The Story of Heartburn...it's not what you think!

You may know by now that the functional medicine approach is a little bit different from conventional practices. We want to treat the root cause of the problem...not just mask the symptoms.

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So here’s a secret that the functional medicine approach reveals about heartburn.

Are you ready for it?

Heartburn isn’t caused by too much stomach acid like we’ve been taught, it’s actually caused by not enough stomach acid.

And acid blocking drugs, like Prilosec, can actually have dangerous side effects!

I know, it seems a little counter intuitive, but I promise that it will make more sense with a little understanding of digestive physiology.

 

So let’s start with the basics: stomach acid is actually very important for your health.

Why?

It is your body’s first line of defense against pathogenic bacteria and microbes. And a good level of healthy stomach acid will kill those suckers and keep them from turning into an infection!

Humans are also meant to have significant levels of stomach acid because we evolved as omnivorous meat eaters, and we used stomach acid to break down that protein. (In particular, nutrient dense animal protein!)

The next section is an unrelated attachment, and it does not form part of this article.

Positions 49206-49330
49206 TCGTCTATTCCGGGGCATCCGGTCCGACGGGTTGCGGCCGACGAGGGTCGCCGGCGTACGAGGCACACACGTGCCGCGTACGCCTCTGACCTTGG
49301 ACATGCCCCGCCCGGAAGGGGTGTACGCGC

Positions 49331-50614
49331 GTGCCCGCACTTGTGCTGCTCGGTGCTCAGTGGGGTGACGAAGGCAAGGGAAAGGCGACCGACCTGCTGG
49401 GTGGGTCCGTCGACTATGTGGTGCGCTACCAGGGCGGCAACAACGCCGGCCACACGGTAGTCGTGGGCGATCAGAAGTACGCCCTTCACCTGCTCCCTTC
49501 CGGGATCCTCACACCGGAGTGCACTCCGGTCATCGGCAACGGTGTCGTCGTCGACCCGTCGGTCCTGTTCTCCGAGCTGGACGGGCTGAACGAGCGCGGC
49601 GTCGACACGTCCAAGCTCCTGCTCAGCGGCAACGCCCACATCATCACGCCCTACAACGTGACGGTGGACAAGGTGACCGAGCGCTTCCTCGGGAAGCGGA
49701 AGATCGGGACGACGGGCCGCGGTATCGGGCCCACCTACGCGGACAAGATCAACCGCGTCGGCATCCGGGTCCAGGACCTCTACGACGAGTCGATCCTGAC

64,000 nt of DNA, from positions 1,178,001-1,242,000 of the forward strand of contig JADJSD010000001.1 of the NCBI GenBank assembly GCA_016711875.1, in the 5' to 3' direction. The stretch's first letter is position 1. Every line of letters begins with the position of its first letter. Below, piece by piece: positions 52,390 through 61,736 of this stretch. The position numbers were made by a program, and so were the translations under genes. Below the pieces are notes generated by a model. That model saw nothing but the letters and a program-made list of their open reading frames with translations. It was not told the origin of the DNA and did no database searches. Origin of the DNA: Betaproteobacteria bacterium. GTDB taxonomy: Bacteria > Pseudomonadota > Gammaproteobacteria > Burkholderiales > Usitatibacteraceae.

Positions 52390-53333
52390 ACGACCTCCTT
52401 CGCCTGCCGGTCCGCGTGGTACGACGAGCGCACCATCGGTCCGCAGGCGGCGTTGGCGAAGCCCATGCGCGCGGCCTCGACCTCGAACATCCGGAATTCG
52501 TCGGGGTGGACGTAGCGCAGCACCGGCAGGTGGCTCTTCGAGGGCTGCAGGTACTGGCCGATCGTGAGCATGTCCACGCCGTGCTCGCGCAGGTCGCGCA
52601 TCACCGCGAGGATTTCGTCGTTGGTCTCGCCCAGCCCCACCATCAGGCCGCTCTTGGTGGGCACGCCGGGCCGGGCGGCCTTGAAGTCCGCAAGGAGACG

Aside from water, protein is the most abundant molecule found in the body. In fact, it’s in all of our cells! And it’s stomach acid that begins the process of breaking down those proteins into amino acids, which are then used for cellular health, energy, the immune system, hormones and other foundational aspects of the body.

Without enough protein, we cannot thrive. Without enough stomach acid, we cannot utilize our protein, even if we are eating lots of it.

But somehow, many of us end up with heartburn, GERD or reflux!

How does that happen?! Let me explain.

When there is not enough stomach acid, the stomach has to work harder to break down protein and other foods. It does this by ramping up its churning-and-squeezing muscular action. It has to make a stronger effort to physically break down food, since the chemical breakdown supplied by the stomach acid isn’t working so well.

This overly active churning and squeezing motion in the stomach causes stomach acid to splash back up into the esophagus, which then results in heartburn.

Not how you expected heartburn to happen, right? ;)

Also, when stomach acid is too low, this sends the wrong message to the stomach’s release valve, known as the pyloric sphincter. This is a band of smooth muscle is located at the bottom of the stomach.

When the stomach is done breaking down food, this valve opens and releases the contents of the stomach into the small intestine for further digestion. If the stomach is acidic enough (meaning it has a very low pH level), this low pH acts like a key for the pyloric sphincter, inspiring it to open so food can pass into the small intestine and digestion can continue easily.

Take a moment to digest that. (Pun intended.)